Coconut made its way into almost every dish I cooked the following day with Manoj and Deevi Hiran, a local couple who welcome guests into their outdoor kitchen.
We prepared 11 recipes — a clay pot-simmered spicy-sour fish called ambul thiyal plus assorted vegetables, salsas, condiments and rice — to create a traditional “rice and curry” meal. Serving ourselves on banana-leaf covered plates, we ate with our right hands, sans utensils, in the traditional way.
Tradition reigned supreme later at Handunugoda Tea Estate, where the its fourth-generation owner — who still has the deed for the plantation from Britain’s King George V — showed me how white-robed harvesters use tiny gold scissors and porcelain bowls to pick buds off the estate’s white tea bushes, all without ever touching them.
Selling for more than $40 an ounce in the estate’s shop and tasting room, it’s one of the most expensive teas in the world, with off-the-charts antioxidants.
Such attention to detail is equally evident at the 152-room, 21-acre oceanfront Anantara Peace Haven Tangalle Resort (from $250) — which is where I had that Draperian moment of ocean-side Zen.
I spent the next two days here, doing laps in the two 25-meter infinity pools as traditional musicians played in the open-air lobby overhead. I spent time lazing by the beach (the south coast’s rough waters are better for staring at than swimming in). I watched green parrots whip around the palms outside my bungalow at sunset and let go during a deep massage at the spa, later sating myself at the impressively authentic Italian restaurant.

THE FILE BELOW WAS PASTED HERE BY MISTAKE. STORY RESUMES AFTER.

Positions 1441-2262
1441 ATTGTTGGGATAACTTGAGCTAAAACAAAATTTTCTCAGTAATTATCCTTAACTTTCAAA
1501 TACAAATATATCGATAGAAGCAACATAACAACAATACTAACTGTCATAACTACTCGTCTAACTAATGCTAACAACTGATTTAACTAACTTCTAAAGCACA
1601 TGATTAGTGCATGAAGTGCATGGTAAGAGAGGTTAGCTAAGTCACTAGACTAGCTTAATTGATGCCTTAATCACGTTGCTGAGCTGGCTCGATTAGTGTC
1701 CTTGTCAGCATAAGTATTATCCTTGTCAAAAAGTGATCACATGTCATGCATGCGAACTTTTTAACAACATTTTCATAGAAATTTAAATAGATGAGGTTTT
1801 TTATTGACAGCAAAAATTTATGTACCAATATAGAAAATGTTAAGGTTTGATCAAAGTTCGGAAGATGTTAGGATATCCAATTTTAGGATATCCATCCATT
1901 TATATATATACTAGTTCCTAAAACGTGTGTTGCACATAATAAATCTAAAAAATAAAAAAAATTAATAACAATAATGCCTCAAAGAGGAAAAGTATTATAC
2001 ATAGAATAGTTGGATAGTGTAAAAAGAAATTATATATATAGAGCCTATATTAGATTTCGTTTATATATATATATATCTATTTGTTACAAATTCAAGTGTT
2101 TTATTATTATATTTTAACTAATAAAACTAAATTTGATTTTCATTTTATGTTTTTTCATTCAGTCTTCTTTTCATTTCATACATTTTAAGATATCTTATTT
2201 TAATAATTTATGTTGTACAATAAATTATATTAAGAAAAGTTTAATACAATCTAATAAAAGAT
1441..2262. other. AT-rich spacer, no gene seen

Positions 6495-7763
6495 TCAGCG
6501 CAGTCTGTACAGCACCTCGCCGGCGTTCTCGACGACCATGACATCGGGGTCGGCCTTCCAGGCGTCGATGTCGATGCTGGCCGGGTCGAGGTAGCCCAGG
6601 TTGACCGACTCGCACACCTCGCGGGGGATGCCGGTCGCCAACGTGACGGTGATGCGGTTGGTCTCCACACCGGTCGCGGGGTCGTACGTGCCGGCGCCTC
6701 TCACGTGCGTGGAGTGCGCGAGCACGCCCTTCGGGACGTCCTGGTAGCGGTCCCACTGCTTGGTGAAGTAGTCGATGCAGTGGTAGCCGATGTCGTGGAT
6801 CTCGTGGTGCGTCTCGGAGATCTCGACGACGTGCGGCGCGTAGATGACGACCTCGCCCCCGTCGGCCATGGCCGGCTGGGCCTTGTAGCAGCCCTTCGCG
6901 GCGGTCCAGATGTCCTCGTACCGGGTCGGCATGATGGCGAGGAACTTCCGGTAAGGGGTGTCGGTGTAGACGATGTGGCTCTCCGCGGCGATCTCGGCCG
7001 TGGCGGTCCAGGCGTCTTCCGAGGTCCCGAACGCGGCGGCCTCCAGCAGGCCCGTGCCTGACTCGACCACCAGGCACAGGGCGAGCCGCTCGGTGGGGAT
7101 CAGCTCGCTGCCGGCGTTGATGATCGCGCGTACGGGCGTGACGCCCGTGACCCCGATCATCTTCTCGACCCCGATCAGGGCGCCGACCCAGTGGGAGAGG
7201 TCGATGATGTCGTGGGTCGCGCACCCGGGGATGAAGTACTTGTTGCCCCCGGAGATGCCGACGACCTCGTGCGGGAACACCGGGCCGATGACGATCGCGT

Even at this full-service, fully luxe resort — the first of its kind not just on the southern coast but in the entire country — cultural immersion proved key, with Anantara making a point to bring guests on guided visits to local fish and fruit markets. Another excursion was to the nearby Mulkirigala Rock Temple, whose vertiginous steps I climbed to see white-domed Buddhist stupas and vibrantly frescoed, cave-like shrines.
Immersion took on new meaning at my last stop, the safari lodge Chena Huts (from $660), whose 14 domed, thatched-roof, glass-walled bungalows, each with a plunge pool, sit between the Indian Ocean and Yala National Park. That 320,000-acre reserve serves as home to peacocks, spotted deer, a smattering of elephants and, most impressively, elusive sloth bears and sought-after leopards, all of which I managed to see on game drives.
But some of my favorite moments came during al fresco dinners, when water buffalo and wild boar grazed by us on the beach, steps from Chena’s deck, as the sea crested its white-capped waves behind them, their recurring rhythm like a mantra.
And I said, “Om.”
Black Tomato arranges all-inclusive seven-day itineraries to the south coast of Sri Lanka with round-trip flights for $3,789.
(By Andrew Sessa - nypost.com)